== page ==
I won’t bore you with all the details of this recent social media case (that’s what the source article is for), but here’s a brief synopsis of the case in question:
- A female sued her employer for “emotional pain and suffering,” claiming she was a victim of breast-centric sexual assault and harassment.
- The employer’s attorneys came upon the employee’s mostly private Facebook page and found some risqué public posts.
- The employer’s lawyers then argued these posts paint a picture of an employee not easily shaken up by sexual comments, and that the defense should be allowed to view her private Facebook content and submit it as evidence in the case.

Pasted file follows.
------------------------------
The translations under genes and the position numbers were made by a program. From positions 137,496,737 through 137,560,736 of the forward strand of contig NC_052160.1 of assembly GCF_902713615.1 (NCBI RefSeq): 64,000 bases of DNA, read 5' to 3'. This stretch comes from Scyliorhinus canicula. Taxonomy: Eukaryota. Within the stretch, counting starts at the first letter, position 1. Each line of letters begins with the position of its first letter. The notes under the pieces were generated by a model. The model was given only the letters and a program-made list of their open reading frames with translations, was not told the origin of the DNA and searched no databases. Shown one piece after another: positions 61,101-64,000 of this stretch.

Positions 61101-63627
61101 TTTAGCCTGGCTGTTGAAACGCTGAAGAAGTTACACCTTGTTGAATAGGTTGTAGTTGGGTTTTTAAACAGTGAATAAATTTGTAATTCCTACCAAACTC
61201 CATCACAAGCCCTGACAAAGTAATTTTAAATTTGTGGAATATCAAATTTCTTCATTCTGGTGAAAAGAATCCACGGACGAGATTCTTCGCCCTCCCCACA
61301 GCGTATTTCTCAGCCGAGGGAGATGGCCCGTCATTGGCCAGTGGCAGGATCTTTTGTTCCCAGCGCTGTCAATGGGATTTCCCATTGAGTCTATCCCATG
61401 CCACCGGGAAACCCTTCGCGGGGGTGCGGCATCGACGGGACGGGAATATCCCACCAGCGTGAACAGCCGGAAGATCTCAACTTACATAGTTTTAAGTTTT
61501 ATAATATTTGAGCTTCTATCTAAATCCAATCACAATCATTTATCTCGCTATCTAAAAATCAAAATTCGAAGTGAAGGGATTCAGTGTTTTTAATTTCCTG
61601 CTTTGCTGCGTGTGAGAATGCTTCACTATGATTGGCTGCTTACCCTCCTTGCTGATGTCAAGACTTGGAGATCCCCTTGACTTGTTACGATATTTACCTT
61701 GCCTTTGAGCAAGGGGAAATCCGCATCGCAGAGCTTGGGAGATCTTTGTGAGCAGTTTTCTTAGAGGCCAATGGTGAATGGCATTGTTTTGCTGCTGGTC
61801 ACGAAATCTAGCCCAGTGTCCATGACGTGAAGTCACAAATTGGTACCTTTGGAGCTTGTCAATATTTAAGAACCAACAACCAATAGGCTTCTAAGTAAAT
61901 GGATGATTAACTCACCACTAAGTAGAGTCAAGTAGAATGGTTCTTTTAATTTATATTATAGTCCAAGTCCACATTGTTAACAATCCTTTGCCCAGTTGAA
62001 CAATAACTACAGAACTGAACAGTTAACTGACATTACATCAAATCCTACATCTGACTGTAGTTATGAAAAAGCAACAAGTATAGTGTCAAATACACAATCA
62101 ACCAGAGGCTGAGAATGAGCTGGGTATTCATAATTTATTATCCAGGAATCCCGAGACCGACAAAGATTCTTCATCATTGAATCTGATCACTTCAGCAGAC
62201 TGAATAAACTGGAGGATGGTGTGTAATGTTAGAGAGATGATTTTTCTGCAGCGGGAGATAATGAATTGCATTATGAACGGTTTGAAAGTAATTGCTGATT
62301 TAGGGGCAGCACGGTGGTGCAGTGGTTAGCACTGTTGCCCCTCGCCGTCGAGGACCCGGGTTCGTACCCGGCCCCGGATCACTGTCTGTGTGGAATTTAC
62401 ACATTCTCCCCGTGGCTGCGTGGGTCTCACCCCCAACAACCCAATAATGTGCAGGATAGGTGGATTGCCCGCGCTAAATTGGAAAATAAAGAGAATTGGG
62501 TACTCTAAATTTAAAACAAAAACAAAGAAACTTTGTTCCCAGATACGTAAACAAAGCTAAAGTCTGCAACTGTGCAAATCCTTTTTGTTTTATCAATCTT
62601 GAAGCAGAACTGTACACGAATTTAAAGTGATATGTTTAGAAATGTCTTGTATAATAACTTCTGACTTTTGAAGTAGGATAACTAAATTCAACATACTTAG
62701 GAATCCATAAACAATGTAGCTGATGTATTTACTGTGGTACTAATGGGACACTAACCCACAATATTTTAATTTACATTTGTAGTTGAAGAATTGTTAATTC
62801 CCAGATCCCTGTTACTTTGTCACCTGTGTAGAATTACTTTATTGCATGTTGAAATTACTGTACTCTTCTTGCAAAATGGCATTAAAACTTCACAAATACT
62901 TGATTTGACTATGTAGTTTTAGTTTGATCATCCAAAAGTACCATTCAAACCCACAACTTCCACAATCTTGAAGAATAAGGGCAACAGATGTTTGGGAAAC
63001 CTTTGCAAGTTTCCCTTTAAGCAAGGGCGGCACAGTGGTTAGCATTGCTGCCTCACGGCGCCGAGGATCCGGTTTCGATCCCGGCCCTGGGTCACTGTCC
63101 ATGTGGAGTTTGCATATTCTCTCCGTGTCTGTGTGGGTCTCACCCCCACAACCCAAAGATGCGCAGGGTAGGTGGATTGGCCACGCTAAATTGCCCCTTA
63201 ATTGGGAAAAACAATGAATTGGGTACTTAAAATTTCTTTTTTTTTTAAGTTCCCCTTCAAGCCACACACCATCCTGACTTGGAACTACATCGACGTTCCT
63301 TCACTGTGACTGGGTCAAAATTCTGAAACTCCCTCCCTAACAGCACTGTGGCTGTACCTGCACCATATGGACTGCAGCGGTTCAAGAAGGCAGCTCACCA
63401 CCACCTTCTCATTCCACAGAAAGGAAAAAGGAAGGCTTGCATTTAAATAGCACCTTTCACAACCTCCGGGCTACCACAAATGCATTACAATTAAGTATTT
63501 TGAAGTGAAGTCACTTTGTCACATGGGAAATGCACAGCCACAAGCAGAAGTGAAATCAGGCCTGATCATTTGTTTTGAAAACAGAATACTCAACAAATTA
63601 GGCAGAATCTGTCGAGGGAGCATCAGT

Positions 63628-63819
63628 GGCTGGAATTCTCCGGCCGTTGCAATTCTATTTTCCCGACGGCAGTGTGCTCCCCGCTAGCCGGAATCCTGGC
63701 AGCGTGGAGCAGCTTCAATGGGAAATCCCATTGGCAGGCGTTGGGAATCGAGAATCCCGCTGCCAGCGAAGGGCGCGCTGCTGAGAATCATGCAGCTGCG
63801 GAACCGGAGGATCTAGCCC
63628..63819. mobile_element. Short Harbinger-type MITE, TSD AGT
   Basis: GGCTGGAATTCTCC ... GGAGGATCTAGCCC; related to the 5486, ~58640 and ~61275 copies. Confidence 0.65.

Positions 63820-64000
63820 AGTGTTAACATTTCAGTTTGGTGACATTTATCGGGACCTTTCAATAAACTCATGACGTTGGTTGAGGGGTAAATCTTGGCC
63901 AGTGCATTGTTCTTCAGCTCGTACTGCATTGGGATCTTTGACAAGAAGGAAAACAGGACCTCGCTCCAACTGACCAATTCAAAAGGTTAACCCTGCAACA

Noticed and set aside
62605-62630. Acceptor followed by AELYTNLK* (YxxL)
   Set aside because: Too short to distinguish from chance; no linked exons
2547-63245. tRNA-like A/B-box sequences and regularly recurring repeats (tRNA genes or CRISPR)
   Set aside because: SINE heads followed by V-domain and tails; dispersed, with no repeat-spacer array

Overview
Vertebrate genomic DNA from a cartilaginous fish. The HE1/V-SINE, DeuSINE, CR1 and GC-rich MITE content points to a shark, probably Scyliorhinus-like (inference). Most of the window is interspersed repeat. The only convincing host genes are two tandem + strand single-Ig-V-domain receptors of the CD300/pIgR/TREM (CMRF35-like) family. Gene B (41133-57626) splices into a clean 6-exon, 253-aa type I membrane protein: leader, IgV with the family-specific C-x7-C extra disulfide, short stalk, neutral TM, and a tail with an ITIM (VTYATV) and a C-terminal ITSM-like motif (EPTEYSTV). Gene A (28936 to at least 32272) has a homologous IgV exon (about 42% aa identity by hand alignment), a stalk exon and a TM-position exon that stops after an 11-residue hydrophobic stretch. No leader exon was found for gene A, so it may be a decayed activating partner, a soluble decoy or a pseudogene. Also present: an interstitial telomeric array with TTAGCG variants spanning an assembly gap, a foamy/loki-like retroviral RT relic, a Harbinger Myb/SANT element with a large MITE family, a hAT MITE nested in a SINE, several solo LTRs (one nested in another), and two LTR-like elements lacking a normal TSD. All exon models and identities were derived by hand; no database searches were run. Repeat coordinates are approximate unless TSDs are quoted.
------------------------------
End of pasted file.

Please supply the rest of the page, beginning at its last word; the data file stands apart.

- The court allowed it, saying, “there is no dispute that social media information may be a source of relevant information that is discoverable.”
That definitely bears repeating: “There is no dispute that social media information may be a source of relevant information that is discoverable.”
Click here to read more about this sure-to-be-cited-in-the-future case.